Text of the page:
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J Bacteriol. 1994 Sep;176(18):5788-95.

Copurification of glucosamine-1-phosphate acetyltransferase and N-acetylglucosamine-1-phosphate uridyltransferase activities of Escherichia coli: characterization of the glmU gene product as a bifunctional enzyme catalyzing two subsequent steps in the pathway for UDP-N-acetylglucosamine synthesis.

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Laboratoire des Enveloppes Bactériennes et des Peptides, Unité de Recherche, Associée 1131 du Centre National de la Recherche Scientifique, Université Paris-Sud, Orsay, France.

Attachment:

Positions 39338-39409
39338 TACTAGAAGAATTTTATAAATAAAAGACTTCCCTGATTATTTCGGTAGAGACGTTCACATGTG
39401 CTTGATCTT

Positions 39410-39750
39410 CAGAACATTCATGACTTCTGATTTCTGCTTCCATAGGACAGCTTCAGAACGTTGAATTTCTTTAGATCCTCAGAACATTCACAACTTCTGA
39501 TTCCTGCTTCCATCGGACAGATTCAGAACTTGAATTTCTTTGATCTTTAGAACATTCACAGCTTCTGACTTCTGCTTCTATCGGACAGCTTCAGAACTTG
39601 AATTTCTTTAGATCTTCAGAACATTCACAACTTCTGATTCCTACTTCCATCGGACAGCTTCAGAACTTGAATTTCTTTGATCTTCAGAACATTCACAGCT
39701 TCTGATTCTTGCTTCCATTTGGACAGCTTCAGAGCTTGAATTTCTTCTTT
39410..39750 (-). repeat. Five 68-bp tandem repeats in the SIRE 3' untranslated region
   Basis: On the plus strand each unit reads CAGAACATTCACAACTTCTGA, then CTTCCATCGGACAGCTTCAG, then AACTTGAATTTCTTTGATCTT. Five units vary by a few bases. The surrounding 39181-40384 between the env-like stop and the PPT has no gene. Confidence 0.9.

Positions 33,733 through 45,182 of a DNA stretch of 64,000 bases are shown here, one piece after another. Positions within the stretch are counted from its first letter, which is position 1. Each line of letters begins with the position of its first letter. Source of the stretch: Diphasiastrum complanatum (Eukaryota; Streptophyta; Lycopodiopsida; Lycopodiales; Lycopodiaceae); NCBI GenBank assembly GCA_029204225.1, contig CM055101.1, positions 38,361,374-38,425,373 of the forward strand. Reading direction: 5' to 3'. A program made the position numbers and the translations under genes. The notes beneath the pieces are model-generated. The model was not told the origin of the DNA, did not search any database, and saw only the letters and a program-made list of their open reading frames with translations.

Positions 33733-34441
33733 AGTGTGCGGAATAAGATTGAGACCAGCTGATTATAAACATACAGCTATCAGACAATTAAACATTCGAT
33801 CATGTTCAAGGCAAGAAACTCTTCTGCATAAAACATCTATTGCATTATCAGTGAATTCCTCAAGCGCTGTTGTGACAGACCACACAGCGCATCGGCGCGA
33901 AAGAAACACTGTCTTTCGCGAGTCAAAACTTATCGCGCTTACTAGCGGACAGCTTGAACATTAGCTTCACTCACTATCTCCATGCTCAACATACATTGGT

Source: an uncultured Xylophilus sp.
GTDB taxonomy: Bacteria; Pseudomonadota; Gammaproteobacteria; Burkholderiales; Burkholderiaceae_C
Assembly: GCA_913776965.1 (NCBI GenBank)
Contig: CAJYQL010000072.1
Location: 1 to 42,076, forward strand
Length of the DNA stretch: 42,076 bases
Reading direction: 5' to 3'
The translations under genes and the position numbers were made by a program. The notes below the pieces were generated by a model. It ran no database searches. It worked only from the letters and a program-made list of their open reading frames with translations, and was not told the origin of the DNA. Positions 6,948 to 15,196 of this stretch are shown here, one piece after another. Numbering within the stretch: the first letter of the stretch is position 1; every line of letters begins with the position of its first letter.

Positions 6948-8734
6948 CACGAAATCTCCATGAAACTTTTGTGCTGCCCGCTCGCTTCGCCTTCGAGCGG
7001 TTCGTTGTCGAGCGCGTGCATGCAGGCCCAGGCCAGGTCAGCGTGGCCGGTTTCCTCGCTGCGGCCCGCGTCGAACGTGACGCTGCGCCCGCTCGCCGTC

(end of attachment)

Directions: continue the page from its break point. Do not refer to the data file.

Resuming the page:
The glmU gene product of Escherichia coli was recently identified as the N-acetylglucosamine-1-phosphate uridyltransferase activity which catalyzes the formation of UDP-N-acetylglucosamine, an essential precursor for cell wall peptidoglycan and lipopolysaccharide biosyntheses (D. Mengin-Lecreulx and J. van Heijenoort, J. Bacteriol. 175:6150-6157, 1993). Evidence that the purified GlmU protein is in fact a bifunctional enzyme which also catalyzes acetylation of glucosamine-1-phosphate, the preceding step in the same pathway, is now provided. Kinetic parameters of both reactions were investigated, indicating in particular that the acetyltransferase activity of the enzyme is fivefold higher than its uridyltransferase activity. In contrast to the uridyltransferase activity, which is quite stable and insensitive to thiol reagents, the acetyltransferase activity was rapidly lost when the enzyme was stored in the absence of reducing thiols or acetyl coenzyme A or was treated with thiol-alkylating agents, suggesting the presence of at least one essential cysteine residue in or near the active site. The acetyltransferase activity is greatly inhibited by its reaction product N-acetylglucosamine-1-phosphate and, interestingly, also by UDP-N-acetylmuramic acid, which is one of the first precursors specific for the peptidoglycan pathway. The detection in crude cell extracts of a phosphoglucosamine mutase activity finally confirms that the route from glucosamine-6-phosphate to UDP-N-acetylglucosamine occurs via glucosamine-1-phosphate in bacteria.

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